When Irish actor Stephen Rea was shooting The Crying Game, he played opposite non-actor Jaye Davidson. In a scene toward the end of the film (as Rea described it to interviewer Carole Zucker in her book In the Company of Actors, Routledge, 1999), Rea's character, Fergus, weeps while talking to Davidson's character, the transvestite Dil. But in each take, picking up on Rea's emotional state, Davidson cried, too. What non-actors sometimes do, Rea explained, is pick up the tone of what the other actor is doing, whether it's right for the scene or not. However naturally talented they may be—and clearly Davidson was plenty talented—they don't necessarily have the know-how to make certain choices and stick to them.
Added Rea, "What happens with a non-actor is that a scene more quickly loses its shape." A trained actor knows how to develop and repeat a scene, whereas a non-actor, relying on instinct, won't necessarily be able to. The trick is to shoot the scene quickly.
In Rea's case, he found himself by chance working with a non-actor—or, as they're variously called, non-professionals, non-trained actors, or "real people." But other actors deliberately choose such situations. For them, what are the hazards and rewards? I talked to actors from two companies that mix professionals and non-professionals as part of their artistic mission.
One is Cornerstone Theater, which creates and produces adaptations and original plays with (and for) specific cultural and/or geographic communities. Now working primarily in Los Angeles, Cornerstone previously traveled the country, creating plays on site. Casts are usually about 80 percent community members; the rest are Cornerstone actors and guest artists.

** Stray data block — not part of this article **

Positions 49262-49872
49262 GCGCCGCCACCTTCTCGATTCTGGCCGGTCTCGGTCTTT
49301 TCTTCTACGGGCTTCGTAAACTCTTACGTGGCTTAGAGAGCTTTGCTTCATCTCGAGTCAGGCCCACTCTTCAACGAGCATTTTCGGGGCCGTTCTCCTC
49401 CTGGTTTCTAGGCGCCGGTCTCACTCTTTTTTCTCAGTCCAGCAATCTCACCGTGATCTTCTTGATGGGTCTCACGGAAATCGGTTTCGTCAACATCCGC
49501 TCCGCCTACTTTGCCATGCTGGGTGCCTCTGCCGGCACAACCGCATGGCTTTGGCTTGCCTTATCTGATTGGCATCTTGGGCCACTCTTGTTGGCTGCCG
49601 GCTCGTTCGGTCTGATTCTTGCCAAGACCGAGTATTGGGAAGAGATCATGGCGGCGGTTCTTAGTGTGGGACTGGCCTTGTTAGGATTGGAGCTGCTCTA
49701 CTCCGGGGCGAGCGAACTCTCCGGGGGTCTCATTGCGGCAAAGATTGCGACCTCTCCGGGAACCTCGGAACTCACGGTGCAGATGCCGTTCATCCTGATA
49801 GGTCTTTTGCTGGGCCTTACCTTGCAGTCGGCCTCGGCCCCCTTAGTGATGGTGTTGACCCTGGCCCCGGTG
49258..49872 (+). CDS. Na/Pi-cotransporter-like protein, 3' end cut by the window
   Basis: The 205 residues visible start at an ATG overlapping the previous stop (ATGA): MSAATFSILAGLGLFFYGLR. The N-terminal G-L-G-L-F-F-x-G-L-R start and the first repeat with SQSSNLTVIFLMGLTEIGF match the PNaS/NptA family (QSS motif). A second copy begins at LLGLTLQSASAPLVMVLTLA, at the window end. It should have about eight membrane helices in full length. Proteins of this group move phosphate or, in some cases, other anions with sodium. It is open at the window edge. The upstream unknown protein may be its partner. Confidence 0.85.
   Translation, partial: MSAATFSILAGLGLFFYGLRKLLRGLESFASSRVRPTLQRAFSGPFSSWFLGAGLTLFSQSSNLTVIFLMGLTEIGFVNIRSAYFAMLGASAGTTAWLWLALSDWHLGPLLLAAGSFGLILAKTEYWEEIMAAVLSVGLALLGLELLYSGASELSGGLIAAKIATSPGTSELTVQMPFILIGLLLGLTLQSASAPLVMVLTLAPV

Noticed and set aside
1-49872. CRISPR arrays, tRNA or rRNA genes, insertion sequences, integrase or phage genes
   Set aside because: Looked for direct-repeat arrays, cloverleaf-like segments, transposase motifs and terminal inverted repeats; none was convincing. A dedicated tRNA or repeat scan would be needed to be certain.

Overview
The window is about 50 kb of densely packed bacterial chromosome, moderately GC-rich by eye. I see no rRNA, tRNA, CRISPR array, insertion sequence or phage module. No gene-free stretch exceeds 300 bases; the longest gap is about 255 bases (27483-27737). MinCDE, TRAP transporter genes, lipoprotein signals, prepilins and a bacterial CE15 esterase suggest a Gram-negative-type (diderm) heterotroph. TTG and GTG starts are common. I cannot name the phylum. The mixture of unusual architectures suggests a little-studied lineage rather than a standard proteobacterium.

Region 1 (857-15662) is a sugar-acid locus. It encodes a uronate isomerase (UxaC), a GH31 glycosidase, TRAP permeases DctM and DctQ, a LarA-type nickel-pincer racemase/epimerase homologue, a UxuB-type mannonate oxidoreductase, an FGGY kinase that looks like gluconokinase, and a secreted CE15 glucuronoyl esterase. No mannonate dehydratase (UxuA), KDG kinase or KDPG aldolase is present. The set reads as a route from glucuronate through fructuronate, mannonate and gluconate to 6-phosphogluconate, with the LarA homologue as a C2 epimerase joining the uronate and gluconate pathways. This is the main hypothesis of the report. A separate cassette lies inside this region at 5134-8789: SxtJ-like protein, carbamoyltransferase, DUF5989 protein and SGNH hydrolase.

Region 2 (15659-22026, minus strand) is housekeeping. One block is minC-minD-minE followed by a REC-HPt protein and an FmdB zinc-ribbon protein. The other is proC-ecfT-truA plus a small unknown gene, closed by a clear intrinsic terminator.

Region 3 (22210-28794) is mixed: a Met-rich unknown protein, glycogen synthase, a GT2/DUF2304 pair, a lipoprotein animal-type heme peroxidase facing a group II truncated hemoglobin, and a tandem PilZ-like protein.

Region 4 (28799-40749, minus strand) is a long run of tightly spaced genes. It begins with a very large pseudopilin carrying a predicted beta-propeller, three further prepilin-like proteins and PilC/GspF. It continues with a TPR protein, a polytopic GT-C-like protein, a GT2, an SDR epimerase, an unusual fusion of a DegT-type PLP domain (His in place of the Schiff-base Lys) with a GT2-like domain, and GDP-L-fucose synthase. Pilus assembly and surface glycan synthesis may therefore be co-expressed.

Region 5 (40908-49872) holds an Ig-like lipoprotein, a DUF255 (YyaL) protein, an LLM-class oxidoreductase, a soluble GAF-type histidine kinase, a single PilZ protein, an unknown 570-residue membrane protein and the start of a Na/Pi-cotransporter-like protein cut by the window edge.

The other is award-winning San Francisco filmmaker Rob Nilsson's company. Nilsson mixes actors with residents of the city's seamy Tenderloin District to create site-specific dramas from initial scenarios, which are then developed through improvisation. Known for inspiring loyalty among cast and crew, Nilsson is currently wrapping Attitude, the fourth of his gritty 9 at Night series.
In Nilsson's group, many of the non-professionals, selected from among participants in a free monthly Tenderloin acting workshop Nilsson runs, are the indigent and the troubled. Recently one non-pro drank a large quantity of Jack Daniel's on the set and, as one frustrated actor politely put it, "changed the nature of the scene."
Said Los Angeles-based actor Robert Viharo, who trained at New York's Actors Studio and has been appearing in films and TV since the mid-1950s, "There is no such thing as a non-actor. All humans 'act.' Seldom are we in touch with the truth. Trained actors learn tricks, things to give ideas of character." Viharo, a veteran of Nilsson's films, hates slick, overly polished performances and loves working with real people.
"It can get a little Wild Westy on the set and in the workshop," admitted another Nilsson actor, David Fine, a 12-year SAG member. He plays a gangster in Attitude. But he added that although the non-pros can get nervous and uptight sometimes, so can pros.
Mickey Disend, the lead in Attitude, was a bit less nonchalant. He said some of the non-trained actors can be insensitive to others' need for space and silence; they may "act out" on the set; they may lack the powers of concentration; and they can even be loud and obstreperous. He's also had the experience of non-actors relating to him as though he actually is the character he's playing, which can be unsettling. On the plus side, he said, "Acting is a positive disease. You can light their fires." For him, the challenge of working with non-professionals is a small price to pay for the gift of working with Nilsson.
Right Here, Right Now
Christopher Liam Moore has been a Cornerstone Theater actor for 15 years. When he appeared as Hamlet in Cornerstone's residency in the badlands of North Dakota in 1986, the local grocer, who was playing Polonius, entered and instead of saying, "How now, Hamlet" said, conversationally, "Hi."
"It was a powerful first step for me in my journey with Cornerstone," recalled Moore. "The moment became by necessity not about my own ego but rather about what was happening then and there in a way that has served to make me a better actor—and a better Hamlet. It wasn't a matter of we have to get back to the lines; it was a matter of what's happening in the scene. Once I gave him the space and put him at ease, it all came back to him."